Table of Content:
Are tretinoin and Retin-A the same? | Are tretinoin and Retin-A Micro the same? | What is the difference between tretinoin and retinol? | What conditions can you treat with tretinoin? | How to get a prescription? | Are there similar medications to tretinoin?
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So, is there a difference between tretinoin and Retin A?
The short answer is no, tretinoin and Retin A are the exact same product. The only difference relies on the fact that tretinoin is the active ingredient in the medication commercially known as Retin A, which is manufactured by several pharmaceutical companies such as: Bausch Health, Johnson and Johnson and Valeant Pharmaceuticals.
Tretinoin is also the active ingredient in the medications commercially known as Refissa, Renova and Altreno.
Is there a difference between Retin-A and Retin-A Micro?
Yes, there is a slight difference between Retin A and Retin A Micro which relies on the formulation.
Tretinoin (Retin-A) is available in various formulations, including creams and gels that come in different strengths.
Retin-A Micro (Tretinoin microsphere gel)
Retin-A Micro, on the other hand, is a specific formulation of tretinoin in a microsphere gel. The microsphere technology allows for a slower release of tretinoin into the skin over time, which can result in reduced irritation compared to some other tretinoin formulations. Retin-A Micro can provide the benefits of tretinoin with potentially fewer side effects.
This can be particularly beneficial for individuals with sensitive or easily irritated skin, but the choice between these two products may depend on individual skin type, tolerance, and the specific condition being treated, and it is best made in consultation with a healthcare provider or dermatologist.
Ok, so what is tretinoin?
Tretinoin is FDA-approved for the topical treatment of acne vulgaris, making it a valuable tool in managing mild, moderate, and severe cases of acne. Tretinoin has also been approved for the treatment of photoaging (including fine facial wrinkles), facial skin roughness, and hyperpigmentation (commonly referred to as ‘sun spots’). This versatility highlights its effectiveness in improving skin quality and appearance, addressing both medical and cosmetic concerns related to skin health1.
To learn more in depth about tretinoin, read the Tretinoin Patient Guide by board-certified dermatologist Dr. Mohta.
But what about retinol, is it the same thing as tretinoin and Retin A?
No, tretinoin (and Retin A) are not the same thing as retinol. Both tretinoin and retinol are retinoids but they have very different properties and uses in skin care. And although retinol and tretinoin come in many different strengths, retinol can be bought over the counter, while you need a doctor’s prescription to get tretinoin.
Can tretinoin be combined with other medications to improve results?
Yes, tretinoin can be combined with many different medications depending on the results you wish to obtain. Here is a list of common tretinoin combinations for different uses:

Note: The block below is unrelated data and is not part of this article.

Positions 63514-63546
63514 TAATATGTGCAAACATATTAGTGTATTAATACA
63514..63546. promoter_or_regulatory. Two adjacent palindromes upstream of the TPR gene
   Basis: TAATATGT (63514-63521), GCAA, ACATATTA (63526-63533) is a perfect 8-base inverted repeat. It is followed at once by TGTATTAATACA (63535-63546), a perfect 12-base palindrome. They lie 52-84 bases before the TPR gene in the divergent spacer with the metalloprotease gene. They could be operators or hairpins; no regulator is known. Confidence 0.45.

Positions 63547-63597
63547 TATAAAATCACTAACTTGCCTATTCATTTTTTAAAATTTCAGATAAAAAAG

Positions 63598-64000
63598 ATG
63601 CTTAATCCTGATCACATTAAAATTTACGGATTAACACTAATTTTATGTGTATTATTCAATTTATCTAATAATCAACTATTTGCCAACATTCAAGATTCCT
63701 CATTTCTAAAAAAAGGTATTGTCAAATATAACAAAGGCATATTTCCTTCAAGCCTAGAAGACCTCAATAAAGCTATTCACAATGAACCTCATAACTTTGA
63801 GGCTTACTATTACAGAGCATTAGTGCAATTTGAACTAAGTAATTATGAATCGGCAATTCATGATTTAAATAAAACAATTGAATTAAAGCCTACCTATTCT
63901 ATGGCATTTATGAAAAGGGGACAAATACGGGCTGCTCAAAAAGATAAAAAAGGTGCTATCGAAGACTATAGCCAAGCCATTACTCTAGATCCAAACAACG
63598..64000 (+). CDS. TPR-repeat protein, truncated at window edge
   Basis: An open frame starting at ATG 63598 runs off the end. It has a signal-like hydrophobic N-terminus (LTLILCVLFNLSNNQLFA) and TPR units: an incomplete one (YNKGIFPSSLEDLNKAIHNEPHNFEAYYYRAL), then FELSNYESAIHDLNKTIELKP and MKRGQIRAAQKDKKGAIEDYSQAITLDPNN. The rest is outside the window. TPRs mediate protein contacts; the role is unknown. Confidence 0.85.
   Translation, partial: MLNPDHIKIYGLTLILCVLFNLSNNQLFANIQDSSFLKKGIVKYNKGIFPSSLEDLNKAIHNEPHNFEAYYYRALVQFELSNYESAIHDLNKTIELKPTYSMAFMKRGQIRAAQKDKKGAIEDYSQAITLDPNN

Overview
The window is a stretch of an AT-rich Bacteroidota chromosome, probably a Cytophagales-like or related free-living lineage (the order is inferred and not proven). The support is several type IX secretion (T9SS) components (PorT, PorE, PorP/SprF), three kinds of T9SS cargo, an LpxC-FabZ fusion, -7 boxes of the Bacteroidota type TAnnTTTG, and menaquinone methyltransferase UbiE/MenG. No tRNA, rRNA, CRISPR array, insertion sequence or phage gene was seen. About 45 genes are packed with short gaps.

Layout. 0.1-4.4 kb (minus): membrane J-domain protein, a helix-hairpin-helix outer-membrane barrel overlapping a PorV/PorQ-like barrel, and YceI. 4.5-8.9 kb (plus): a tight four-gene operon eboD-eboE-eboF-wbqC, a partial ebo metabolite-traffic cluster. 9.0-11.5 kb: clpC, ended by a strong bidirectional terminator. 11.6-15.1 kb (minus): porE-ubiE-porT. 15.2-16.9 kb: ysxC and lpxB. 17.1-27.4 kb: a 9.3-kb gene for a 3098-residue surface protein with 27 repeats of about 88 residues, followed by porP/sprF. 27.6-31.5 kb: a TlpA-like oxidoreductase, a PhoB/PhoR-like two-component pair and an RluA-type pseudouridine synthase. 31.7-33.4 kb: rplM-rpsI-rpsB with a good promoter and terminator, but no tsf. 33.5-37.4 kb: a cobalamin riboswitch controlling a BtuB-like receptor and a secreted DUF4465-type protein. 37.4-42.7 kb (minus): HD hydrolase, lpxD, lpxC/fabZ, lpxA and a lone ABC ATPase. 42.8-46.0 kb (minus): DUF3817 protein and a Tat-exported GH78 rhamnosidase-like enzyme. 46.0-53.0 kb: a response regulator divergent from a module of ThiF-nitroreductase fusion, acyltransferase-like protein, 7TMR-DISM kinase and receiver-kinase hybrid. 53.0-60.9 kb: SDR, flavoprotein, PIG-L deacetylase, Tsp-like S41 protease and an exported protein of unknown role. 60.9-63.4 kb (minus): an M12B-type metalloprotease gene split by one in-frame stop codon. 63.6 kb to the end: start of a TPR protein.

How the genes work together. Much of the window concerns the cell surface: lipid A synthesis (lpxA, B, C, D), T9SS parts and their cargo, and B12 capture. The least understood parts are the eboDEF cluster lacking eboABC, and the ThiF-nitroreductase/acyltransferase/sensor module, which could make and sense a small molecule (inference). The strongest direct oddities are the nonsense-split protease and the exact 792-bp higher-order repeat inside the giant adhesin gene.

How can I get a prescription for tretinoin?
You can have a photo consultation with a virtual dermatologist for $59.After the consultation, which usually takes 1-2 days to get an answer, you will receive a customized prescription that is adequate for your skin problem..
Request a tretinoin prescription for acne or anti-aging!
How often should I apply tretinoin on my skin?
In the beginning, you should only apply tretinoin two to three times per week and increase slowly. Read our Dermatologist Guide on How to use tretinoin.
How long does tretinoin take to work?
It depends on how often you apply it, but you will be able to see visible results after three months. Read our Weekly progress: How long does it take for tretinoin to work?
Are there other similar medications to tretinoin and Retin A?
Yes, there a few similar prescription retinoids that work similarly to tretinoin but that have slightly different properties and uses:
Adapalene (also known as Differin) is a topical medication commonly used to treat acne. It belongs to the retinoid class of drugs and works by promoting skin cell turnover, preventing the formation of acne lesions, and reducing inflammation2. Adapalene is available in various formulations, such as gels and creams, and is applied directly to the skin to help manage acne and improve skin texture.
Tazarotene (also known as Arazlo lotion or Fabior foam) is a topical medication used primarily to treat acne3, psoriasis4 and photoaging5. It belongs to the retinoid class of drugs and works by promoting skin cell turnover and reducing inflammation. Tazarotene is available in gel or cream formulations and is applied directly to the affected skin areas to improve skin health and manage specific dermatological conditions.
Trifarotene (also known as Aklief) is a topical medication used for the treatment of acne and melasma6. It is a retinoid, specifically designed to target and improve skin conditions associated with acne, such as clogged pores and inflammation. Trifarotene comes in a cream formulation and is applied directly to the affected skin areas to help manage and clear acne lesions.
Although tretinoin and Retin-A are the same product per se, you can find a wide variety of tretinoin formulas that are widely available or available through compounding pharmacies. Your virtual independent dermatologist will guide you through the different options available and will make sure you get the best treatment for your skin problem.
Request a tretinoin prescription for acne or anti-aging!